Vintage/Retired GS badges and memorabilia
D&B: complete 8J: complete 9 CSA: complete 10
1) Make sure that your skates fit properly Try these tips for a proper fit • Length: is the foot resting comfortably flat in the skate and not putting excess pressure on toes? • Width: does the skate provide adequate comfort for the ball joint area of the foot and allow proper support of the arch? • Heel: is the heel of the foot seated comfortably in the heel area of the skate to provide maximum foot control? • Ankle: does the skate fit comfortably & properly around the ankle and shin area to allow the desired firmness and strength? The end of your toes should lightly brush the end of the boot. You do not want to be able to slide your toes side to side in the skate. If your toes slide sideways in the skate, this is a good indication that the boot is too wide and a narrower width is needed. Another way to determine if the skate is the incorrect width: look at the boot when laced up with firm lace tension. The lacing width should not be too close together, if it is the boot is too wide for your foot. Also, if the lacing width is too far apart, the width is too narrow. *Why is it important to have skates that fit your feet?
* 2)Protect the blades your skates while entering the rink Most indoor ice rinks are surrounded by a soft mat or carpet that makes it possible to walk safely to the ice rink's surface. The mat also protects ice skate blades. Do not walk on concrete or wood with your skates on. *What happens to the blades of your skates when you walk on hard surfaces? How will this affect the performance of the skates?
* 3) Hold the rail Start by making a lap around the ice while holding the outter hand rail. This will help you to get firmiliar with the feel and movement of the ice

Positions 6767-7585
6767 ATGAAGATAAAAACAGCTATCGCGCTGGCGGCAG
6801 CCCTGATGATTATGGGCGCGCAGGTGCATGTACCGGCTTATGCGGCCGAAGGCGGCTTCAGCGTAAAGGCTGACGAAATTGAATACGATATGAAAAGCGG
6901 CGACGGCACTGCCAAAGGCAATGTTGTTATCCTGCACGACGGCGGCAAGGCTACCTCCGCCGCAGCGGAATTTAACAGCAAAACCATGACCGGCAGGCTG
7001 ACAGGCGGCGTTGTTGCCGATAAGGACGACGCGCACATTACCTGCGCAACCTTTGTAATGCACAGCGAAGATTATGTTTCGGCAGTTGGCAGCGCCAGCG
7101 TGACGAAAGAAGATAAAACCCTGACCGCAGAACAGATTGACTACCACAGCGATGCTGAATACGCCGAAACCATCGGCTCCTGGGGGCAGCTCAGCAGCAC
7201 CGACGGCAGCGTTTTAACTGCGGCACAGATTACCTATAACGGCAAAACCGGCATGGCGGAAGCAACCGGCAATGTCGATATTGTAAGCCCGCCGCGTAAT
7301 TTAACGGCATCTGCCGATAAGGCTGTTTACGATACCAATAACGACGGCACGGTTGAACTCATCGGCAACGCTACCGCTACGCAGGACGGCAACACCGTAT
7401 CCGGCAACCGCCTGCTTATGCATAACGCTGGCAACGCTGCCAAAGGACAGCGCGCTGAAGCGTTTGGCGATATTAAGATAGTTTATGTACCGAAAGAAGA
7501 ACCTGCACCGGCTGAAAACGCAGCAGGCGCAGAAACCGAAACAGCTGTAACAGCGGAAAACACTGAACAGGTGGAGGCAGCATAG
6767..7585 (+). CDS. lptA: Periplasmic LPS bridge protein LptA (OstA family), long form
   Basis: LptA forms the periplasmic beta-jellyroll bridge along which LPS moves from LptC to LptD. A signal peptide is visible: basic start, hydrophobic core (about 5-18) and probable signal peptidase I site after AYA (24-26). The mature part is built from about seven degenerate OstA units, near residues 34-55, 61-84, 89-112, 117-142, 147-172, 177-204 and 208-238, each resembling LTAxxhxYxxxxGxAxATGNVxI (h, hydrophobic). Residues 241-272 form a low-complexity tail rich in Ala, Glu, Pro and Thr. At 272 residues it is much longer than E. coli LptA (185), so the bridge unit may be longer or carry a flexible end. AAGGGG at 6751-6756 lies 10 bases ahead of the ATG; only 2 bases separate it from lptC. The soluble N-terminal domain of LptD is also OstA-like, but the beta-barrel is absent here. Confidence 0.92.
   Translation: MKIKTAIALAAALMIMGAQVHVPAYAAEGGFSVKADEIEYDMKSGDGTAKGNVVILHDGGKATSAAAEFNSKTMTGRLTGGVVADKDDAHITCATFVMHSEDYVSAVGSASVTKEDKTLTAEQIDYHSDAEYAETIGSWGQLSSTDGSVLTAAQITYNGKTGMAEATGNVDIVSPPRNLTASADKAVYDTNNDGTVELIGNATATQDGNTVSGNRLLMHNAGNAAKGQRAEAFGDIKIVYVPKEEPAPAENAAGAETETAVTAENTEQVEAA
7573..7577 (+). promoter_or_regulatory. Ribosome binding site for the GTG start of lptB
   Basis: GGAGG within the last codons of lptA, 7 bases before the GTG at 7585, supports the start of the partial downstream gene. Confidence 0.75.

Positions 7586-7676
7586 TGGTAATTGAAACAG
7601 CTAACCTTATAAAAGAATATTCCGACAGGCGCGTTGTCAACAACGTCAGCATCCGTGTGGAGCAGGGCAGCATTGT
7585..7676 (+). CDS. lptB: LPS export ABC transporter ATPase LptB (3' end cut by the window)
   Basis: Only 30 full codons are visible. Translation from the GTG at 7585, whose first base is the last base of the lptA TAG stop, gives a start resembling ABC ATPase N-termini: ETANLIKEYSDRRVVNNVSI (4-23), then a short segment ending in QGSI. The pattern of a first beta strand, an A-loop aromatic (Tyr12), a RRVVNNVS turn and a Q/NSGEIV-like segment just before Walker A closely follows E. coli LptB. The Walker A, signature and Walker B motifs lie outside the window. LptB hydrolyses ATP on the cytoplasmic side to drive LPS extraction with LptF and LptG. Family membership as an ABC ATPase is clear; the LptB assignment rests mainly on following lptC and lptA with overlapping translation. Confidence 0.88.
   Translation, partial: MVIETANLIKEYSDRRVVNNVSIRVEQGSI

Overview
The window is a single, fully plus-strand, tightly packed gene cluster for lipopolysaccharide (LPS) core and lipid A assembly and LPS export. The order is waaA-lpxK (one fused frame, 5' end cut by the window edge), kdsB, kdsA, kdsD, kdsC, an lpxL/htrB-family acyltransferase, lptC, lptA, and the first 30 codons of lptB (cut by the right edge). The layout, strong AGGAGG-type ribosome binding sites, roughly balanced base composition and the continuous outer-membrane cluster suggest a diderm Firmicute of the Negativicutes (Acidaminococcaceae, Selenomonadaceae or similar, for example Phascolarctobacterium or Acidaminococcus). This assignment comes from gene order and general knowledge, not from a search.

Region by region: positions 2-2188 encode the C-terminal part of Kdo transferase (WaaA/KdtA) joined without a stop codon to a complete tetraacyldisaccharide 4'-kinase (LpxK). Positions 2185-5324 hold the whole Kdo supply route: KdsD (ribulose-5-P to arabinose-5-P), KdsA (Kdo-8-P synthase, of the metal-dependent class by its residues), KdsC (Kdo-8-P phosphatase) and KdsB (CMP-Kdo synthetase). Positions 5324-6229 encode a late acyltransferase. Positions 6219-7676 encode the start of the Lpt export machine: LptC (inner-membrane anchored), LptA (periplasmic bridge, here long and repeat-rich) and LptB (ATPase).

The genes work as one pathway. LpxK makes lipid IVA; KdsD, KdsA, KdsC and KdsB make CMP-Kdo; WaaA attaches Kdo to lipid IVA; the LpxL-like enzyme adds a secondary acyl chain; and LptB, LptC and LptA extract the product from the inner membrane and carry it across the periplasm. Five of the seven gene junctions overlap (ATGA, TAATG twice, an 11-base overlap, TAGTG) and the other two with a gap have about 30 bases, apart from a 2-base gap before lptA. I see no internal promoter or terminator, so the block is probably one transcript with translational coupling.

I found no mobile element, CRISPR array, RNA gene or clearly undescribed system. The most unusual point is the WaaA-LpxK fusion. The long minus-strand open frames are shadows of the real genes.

4) Move forward Start with short "scooter" steps with one foot at a time. Pretend you are riding a scooter down the street. You can keep your arms in front on imaginary scooter bars for balance. When you are comfortable with the scooter steps, try alternating scooter steps. Take a step on the right foot, rest on two feet, and then step onto the left foot. Try pushing from one foot to the other.
5) Fall down While practicing your scooter steps did you fall down? Did you know that there is a proper way to fall to avoid injury? Practice falling by bending your knees and squat into a dip position. Fall to the side and lean a bit forward as you fall down. *Why would you want to fall to the side? Why would you avoid falling on your wrists or arms?”
6) Get back up To avoid a second fall practice properly recovering from the fall. Turn over on your hands and knees. Take one foot and place it between your hands. Then take the other foot and place it between your hands. Push yourself up to standing.
7) Practice gliding on two feet March or step across the ice and then "rest." Glide forward for a short distance on two feet.
8) Learn to dip skate forward on two feet and squat down as far as possible. The skaters' arms and the skaters' rear ends should be level
9) Learn to Stop Practice a snowplow stop. Feet are pushed apart and the flat of the blade pushed against the ice to make a bit of snow on the ice. Some new skaters will push their feet apart too far, and even start to do a split accidentally.
10) After you master these steps, play games on the ice or try to spin, skate backward, glide on one foot, or do forward or backward swizzles